In its newest effort to combat climate change, the Obama administration today announced that it would dedicate nearly $70 million in funding toward bringing more solar power to homes and businesses, improving energy efficiency in rural areas.
The $68 million in federal funds will go to 540 energy efficiency projects in rural areas across the country, 240 of which will be for solar power, the White House said in a press release. Along with the funding, the White House also announced a slew of executive actions, private and public sector commitments, and initiatives from different federal agencies, including one from the Department of Energy to train at least 50,000 veterans to become solar panel installers in the next six years.
Another newly announced program seeks to get more clean energy in low-income communities, by clarifying that Department of Housing and Urban Development’s funding programs for economic development can be used for renewable energy and energy efficiency projects. Cities in Oregon, Maryland, and Virginia have committed to installing more solar power by 2016, and one winery in California has promised to have 60 percent of its electricity usage come from renewable power by 2016, the White House said.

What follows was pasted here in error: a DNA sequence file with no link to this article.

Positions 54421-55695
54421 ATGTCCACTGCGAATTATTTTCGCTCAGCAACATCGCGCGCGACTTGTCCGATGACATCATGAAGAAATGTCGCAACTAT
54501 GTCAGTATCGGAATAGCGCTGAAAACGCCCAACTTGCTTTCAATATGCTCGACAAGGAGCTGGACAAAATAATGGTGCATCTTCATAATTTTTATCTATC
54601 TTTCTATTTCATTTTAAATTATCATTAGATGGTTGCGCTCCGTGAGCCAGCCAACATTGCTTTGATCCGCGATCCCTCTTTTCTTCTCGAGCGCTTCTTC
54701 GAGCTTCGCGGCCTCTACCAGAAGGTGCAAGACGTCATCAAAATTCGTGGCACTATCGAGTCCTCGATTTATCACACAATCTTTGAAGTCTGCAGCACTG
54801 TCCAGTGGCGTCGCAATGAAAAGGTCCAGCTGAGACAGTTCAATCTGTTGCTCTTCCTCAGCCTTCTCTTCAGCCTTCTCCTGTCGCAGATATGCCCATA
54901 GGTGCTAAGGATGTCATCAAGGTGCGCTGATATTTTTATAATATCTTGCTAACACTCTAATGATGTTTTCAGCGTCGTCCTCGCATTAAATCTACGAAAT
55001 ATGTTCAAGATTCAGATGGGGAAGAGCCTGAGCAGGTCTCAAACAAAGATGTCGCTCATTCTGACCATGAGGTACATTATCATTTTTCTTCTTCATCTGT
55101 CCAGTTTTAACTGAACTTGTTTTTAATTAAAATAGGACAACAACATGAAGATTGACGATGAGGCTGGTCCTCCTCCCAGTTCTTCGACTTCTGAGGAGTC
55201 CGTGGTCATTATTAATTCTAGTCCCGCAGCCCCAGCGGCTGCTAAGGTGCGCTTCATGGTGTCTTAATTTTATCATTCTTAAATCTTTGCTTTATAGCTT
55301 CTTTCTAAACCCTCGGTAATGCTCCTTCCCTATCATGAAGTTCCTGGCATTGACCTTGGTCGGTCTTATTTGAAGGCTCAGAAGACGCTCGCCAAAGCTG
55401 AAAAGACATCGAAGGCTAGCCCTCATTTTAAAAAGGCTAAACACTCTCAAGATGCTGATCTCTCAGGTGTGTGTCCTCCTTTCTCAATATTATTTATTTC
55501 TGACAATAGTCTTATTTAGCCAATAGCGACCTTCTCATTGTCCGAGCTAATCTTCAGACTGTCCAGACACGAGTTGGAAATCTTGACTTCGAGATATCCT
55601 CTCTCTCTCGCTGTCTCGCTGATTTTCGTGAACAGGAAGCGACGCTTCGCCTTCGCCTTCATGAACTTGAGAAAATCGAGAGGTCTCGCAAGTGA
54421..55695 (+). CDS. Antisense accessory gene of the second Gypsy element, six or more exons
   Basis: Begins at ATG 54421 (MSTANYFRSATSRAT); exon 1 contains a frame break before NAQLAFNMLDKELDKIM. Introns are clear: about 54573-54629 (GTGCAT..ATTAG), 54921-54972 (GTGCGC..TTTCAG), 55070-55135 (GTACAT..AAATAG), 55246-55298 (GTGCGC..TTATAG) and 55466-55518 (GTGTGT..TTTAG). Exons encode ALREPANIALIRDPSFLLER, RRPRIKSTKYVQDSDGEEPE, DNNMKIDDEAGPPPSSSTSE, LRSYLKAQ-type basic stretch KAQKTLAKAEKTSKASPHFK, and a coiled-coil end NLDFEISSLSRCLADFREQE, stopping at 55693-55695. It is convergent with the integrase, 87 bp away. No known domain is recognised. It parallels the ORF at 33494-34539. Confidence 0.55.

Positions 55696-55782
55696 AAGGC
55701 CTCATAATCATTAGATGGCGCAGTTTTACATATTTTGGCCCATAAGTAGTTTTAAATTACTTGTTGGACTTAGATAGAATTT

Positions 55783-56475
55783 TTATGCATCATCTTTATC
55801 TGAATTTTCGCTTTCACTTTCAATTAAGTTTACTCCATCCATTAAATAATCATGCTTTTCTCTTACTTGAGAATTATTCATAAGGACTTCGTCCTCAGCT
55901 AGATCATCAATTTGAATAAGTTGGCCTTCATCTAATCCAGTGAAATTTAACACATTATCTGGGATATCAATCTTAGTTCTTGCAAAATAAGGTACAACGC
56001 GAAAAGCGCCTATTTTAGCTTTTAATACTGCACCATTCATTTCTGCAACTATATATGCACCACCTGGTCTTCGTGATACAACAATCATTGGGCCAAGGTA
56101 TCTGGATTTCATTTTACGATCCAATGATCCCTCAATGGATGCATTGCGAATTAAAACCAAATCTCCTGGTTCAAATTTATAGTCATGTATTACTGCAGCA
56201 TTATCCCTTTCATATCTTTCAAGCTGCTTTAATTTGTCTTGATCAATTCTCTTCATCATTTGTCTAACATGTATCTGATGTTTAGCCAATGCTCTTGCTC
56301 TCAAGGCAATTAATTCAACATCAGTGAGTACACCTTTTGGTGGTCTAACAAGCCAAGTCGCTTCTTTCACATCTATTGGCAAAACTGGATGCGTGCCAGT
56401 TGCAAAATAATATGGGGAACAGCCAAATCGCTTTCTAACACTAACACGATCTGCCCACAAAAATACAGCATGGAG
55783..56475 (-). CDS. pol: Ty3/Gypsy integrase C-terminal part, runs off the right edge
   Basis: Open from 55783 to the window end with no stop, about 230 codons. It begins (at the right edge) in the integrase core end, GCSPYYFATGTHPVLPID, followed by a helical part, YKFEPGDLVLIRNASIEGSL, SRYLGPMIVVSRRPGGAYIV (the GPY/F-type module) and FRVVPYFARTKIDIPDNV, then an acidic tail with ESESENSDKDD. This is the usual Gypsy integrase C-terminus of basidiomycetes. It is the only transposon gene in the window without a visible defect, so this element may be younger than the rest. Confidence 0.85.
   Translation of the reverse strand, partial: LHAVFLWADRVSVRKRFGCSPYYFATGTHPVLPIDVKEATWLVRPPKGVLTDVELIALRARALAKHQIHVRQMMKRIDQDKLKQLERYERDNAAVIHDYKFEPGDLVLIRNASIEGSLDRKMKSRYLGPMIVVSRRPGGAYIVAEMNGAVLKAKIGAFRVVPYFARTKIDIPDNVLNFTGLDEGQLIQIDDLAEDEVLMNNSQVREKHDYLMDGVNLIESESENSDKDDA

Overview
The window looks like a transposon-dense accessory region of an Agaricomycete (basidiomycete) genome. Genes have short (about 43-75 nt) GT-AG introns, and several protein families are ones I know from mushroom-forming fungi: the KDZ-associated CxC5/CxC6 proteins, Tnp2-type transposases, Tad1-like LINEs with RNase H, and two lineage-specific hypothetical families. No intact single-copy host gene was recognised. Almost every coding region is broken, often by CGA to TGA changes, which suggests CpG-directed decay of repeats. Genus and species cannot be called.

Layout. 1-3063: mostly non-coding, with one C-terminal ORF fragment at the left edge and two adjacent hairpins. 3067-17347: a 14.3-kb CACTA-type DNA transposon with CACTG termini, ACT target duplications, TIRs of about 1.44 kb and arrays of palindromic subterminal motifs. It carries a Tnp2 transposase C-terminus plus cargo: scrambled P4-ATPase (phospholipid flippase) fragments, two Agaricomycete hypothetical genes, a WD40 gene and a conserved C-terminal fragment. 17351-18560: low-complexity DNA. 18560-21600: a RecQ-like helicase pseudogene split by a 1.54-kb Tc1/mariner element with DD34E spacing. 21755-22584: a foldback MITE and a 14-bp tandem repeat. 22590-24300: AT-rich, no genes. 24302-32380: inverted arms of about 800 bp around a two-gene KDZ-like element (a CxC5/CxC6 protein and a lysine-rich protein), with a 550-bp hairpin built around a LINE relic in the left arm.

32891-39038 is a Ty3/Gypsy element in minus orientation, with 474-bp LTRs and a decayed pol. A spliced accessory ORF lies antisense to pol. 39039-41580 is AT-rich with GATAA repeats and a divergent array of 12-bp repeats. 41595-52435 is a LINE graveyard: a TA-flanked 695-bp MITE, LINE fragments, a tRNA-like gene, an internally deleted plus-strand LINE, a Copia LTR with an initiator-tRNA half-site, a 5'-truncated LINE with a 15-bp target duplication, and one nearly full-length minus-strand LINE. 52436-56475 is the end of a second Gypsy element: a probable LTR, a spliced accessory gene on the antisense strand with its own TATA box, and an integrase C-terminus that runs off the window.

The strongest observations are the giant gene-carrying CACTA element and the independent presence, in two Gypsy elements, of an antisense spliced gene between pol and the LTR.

Taken together, the White House estimates that all of the new programs will cut carbon pollution by more than 60 million metric tons every year, the equivalent of taking about 12 million cars off the road annually. By 2030, the programs would result in carbon pollution cuts of approximately 300 million metric tons, the equivalent of 63 million cars, the White House said.
The list of new programs also include some actions taken earlier this week, including the U.S. Department of Energy’s new energy efficiency standards for packaged terminal air conditioners, called PTACs, and packaged terminal heat pumps, called PTHPs. These standards are designed to require companies like hotels and motels to make sure their heating and cooling systems run more efficiently.
The list also includes a major promise from more than a dozen major U.S. manufacturers — including Target, Coca-Cola, and DuPont — to phase out the production and use of a popular coolant called R-134a, a potent hydrofluorocarbon that contributes to global warming. The commitment was reported by the Washington Post last week.
All these federal actions to reduce greenhouse gas emissions come just a little more than a week before the U.N. climate summit in New York City on September 23. While not an official U.N. negotiating session, many hope the event will be something of a motivator for the 125 international leaders expected to attend, to develop some real ideas to fight climate change before the “potentially game-changing” international climate conference in Paris next year.